|‘On me ‘ead, son.’|
Like an estimated 1 billion people worldwide (and mindful of apparent restrictions on words that can be used for the next few days), I watched the opening ceremony of the quadrennial ‘global sporting event’ with a mixture of high expectation, positivity and awe. Danny Boyle, Tracey Seaward and the entire team pulled off a truly magnificent spectacle that drew on the achievement and mythos of Great Britain to showcase a vision of where we’ve come from and who we are.
Some will have loved it while some couldn’t wait to take to Twitter with their outrage, cynicism and general thumb-nosery. Who is right? I guess that all depends on what you think the ceremony is about and how important it is for you to see your own perspective portrayed to the world.
As I watched the nations of the world parading around the stadium it made me think about how diverse we are as a species and how many flags I wouldn’t have recognised. It also made me think about the practice writing.
How so? It started with the ideas of preparation, personal sacrifice, dedication and striving to achieve. But there’s also another side to it that chimes with the spirit of Olympism (fret ye not, that one isn’t on the list and I heard one of the BBC team say it yesterday so it’s probably a real word).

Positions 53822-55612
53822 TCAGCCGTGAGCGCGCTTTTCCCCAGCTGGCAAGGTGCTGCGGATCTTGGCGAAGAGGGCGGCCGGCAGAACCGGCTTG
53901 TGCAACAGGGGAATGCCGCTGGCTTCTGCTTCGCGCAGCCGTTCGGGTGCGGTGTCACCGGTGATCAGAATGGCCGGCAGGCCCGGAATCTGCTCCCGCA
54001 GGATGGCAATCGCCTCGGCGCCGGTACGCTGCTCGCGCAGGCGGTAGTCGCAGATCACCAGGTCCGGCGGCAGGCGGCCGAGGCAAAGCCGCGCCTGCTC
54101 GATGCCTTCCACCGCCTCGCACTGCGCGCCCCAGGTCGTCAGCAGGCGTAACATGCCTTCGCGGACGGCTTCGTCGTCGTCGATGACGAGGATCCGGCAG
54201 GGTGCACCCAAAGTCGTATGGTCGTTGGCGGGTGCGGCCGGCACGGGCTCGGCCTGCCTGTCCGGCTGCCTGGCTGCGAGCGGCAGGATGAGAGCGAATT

Not every country will make it to the podium. Not every competitor will achieve greatness and recognition outside their own small circle. However, each competition represents the culmination of a whole range of factors that started with the intention to compete.
So much of writing now seems to be tied up with atomic number 79. Heaven fore fend that we should only aspire to 47 or 29. I’ve said it many times before now – we’re not all going to the prom. We will not all get a three-book six-figure deal. Some of us may have to be satisfied with a three-book sales sheet. But the opening ceremony reminds us that we can compete on our own terms, by being the writers that we are and doing our best work (and editing and PR and all that other good stuff).
I salute those sportspeople and writers who manage to bring home glory and world recognition for their achievement. They have and will continue to inspire us. I also salute those sportspeople and writers who turn up to give of their best and show their talent to the world, even if the world at large never hears of them again. There is no shame in being outclassed by someone who is better than you. And nothing more honourable than daring to compete in the first place.